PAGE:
But strive for the greater gifts. And I will show you a still more excellent way.
If I speak in the tongues of mortals and of angels, but do not have love, I am a noisy gong or a clanging cymbal. And if I have prophetic powers, and understand all mysteries and all knowledge, and if I have all faith, so as to remove mountains, but do not have love, I am nothing. If I give away all my possessions, and if I hand over my body so that I may boast, but do not have love, I gain nothing.
Love is patient; love is kind; love is not envious or boastful or arrogant or rude. It does not insist on its own way; it is not irritable or resentful; it does not rejoice in wrongdoing, but rejoices in the truth. It bears all things, believes all things, hopes all things, endures all things.
Love never ends. But as for prophecies, they will come to an end; as for tongues, they will cease; as for knowledge, it will come to an end. For we know only in part, and we prophesy only in part; but when the complete comes, the partial will come to an end.
When I was a child, I spoke like a child, I thought like a child, I reasoned like a child; when I became an adult, I put an end to childish ways. For now we see in a mirror, dimly, but then we will see face to face. Now I know only in part; then I will know fully, even as I have been fully known. And now faith, hope, and love abide, these three; and the greatest of these is love.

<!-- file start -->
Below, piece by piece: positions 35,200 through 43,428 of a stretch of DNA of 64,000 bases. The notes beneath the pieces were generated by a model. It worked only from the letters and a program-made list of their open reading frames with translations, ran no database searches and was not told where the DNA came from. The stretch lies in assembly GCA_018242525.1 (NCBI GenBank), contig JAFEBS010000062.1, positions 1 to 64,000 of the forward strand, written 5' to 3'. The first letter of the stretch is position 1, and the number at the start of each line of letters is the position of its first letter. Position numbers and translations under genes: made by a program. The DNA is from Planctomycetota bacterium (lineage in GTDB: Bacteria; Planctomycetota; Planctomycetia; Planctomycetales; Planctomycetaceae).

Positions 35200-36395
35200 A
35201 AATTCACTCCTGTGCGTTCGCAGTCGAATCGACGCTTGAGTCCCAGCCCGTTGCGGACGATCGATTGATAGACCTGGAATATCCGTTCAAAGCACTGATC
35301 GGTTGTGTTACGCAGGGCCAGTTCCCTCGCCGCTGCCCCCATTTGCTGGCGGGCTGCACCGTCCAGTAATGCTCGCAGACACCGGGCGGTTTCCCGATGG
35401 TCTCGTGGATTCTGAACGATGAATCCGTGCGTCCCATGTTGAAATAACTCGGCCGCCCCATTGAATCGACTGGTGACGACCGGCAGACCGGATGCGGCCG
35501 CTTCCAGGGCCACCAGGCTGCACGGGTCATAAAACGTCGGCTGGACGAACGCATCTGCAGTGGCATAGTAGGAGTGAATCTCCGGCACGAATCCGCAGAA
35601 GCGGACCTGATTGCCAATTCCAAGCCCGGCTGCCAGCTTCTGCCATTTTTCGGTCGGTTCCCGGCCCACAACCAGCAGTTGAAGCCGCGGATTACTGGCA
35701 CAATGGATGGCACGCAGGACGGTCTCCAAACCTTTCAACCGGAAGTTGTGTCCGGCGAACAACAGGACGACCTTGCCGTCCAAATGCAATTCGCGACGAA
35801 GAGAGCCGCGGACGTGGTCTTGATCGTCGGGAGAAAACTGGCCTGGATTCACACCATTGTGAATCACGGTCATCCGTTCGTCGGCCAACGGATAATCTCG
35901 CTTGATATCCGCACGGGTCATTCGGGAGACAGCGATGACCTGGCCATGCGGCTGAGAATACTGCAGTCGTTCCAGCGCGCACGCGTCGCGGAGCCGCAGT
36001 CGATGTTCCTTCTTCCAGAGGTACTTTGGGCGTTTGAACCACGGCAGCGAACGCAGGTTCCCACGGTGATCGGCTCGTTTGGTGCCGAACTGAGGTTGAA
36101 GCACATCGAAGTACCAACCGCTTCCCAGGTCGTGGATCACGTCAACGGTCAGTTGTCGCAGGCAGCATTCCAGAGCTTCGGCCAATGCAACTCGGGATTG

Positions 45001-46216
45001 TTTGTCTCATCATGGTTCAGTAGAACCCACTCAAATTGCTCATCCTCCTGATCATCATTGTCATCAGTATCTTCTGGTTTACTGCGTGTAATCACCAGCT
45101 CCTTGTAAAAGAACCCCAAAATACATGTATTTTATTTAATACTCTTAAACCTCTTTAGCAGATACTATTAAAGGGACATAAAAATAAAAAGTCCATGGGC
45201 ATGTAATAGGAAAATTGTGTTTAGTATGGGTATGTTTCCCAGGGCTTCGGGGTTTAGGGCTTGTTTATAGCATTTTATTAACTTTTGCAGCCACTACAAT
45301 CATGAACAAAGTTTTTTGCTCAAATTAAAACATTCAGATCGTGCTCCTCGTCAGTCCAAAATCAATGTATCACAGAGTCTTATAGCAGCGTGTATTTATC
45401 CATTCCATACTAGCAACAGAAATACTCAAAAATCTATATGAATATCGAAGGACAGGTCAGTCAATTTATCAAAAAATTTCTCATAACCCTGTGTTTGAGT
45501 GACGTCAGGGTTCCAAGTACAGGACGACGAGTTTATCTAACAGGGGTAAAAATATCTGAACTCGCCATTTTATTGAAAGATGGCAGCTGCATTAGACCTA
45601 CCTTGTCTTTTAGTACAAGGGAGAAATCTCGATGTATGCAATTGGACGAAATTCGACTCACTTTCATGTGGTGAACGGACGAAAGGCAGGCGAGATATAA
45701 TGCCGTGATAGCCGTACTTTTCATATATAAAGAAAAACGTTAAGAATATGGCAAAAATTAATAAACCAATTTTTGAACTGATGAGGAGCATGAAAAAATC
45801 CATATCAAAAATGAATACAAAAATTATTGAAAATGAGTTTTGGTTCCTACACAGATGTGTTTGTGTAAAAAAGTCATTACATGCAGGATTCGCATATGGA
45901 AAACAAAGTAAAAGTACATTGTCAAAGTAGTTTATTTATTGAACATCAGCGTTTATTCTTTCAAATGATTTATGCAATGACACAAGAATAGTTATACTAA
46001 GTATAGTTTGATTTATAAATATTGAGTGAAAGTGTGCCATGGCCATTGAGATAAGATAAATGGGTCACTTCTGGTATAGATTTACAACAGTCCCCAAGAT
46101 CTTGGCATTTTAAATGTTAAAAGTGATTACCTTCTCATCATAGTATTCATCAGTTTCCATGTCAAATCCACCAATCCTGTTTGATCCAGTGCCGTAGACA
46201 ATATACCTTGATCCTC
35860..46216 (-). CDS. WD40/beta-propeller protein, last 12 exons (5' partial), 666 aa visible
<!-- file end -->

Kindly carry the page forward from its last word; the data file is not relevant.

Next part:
New Revised Standard Version, copyright 1989, by the National Council of the Churches of Christ in the United States of America. Used by permission. All rights reserved. USCCB approved.
September is the month of parent meetings at school. Hundreds of parents flock into our assembly room eagerly excited, and perhaps a little anxious, for the start of a new school year and a new chapter in their son’s life. At each meeting, they get to reflect on what tremendous growth their son will experience the coming year in high school – both vertically, for most, as well as internally. The essence of what we as Ignatian educators and they as parents are hoping for, however, is that they grow mostly in love for one another and for God – for the greatest of these is love.
As a new academic year begins, how are you open to growth and change in yourself and those around you this year? What are the great examples of love in your life, and how can you seek to emulate them?
—Gretchen Crowder is the Director of Campus Ministry at Jesuit College Preparatory School of Dallas and an adjunct faculty member at the University of Dallas.
Take, Lord, and receive all my liberty,
my memory, my understanding,
and my entire will,
All I have and call my own.
You have given all to me.
To you, Lord, I return it.
Everything is yours; do with it what you will.
Give me only your love and your grace,
that is enough for me.
—Suscipe of St. Ignatius of Loyola